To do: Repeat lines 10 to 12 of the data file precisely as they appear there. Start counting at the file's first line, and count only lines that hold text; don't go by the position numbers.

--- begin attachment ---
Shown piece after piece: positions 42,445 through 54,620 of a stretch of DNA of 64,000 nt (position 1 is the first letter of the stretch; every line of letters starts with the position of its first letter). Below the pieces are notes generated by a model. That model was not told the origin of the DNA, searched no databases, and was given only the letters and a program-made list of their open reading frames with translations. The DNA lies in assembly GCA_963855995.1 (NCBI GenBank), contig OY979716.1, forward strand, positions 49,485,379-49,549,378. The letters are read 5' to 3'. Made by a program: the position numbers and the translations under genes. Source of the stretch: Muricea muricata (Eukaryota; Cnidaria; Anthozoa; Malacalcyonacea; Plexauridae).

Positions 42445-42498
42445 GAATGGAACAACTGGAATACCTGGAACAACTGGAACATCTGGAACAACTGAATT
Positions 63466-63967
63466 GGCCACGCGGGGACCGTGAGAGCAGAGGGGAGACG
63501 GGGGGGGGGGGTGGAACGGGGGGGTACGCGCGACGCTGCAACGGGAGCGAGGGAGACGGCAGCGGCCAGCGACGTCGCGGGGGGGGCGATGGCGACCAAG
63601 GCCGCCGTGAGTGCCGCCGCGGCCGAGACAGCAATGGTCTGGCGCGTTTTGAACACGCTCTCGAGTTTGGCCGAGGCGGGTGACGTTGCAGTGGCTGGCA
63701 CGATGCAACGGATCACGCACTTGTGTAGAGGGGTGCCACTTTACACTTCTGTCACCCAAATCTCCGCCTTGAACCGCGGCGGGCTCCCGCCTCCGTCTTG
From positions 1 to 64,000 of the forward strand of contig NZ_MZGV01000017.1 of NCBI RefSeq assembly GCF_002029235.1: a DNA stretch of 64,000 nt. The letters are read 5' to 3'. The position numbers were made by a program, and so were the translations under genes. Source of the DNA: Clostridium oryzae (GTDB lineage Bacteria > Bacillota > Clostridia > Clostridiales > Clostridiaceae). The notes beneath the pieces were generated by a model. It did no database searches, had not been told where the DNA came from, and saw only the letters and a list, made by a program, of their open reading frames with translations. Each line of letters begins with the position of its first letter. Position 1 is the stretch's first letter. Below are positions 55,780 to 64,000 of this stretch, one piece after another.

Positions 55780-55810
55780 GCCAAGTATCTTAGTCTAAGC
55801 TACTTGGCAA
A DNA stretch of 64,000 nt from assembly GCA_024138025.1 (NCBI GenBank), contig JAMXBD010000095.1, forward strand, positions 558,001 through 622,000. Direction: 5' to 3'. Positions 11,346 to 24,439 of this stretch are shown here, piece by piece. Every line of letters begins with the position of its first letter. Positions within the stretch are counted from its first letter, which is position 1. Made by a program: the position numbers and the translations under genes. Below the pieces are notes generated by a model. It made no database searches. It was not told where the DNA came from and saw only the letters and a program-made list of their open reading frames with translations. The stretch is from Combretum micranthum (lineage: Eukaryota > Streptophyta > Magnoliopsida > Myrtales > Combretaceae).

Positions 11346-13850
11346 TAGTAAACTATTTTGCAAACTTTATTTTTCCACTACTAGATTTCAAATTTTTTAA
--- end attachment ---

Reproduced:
Positions 55780-55810
55780 GCCAAGTATCTTAGTCTAAGC
55801 TACTTGGCAA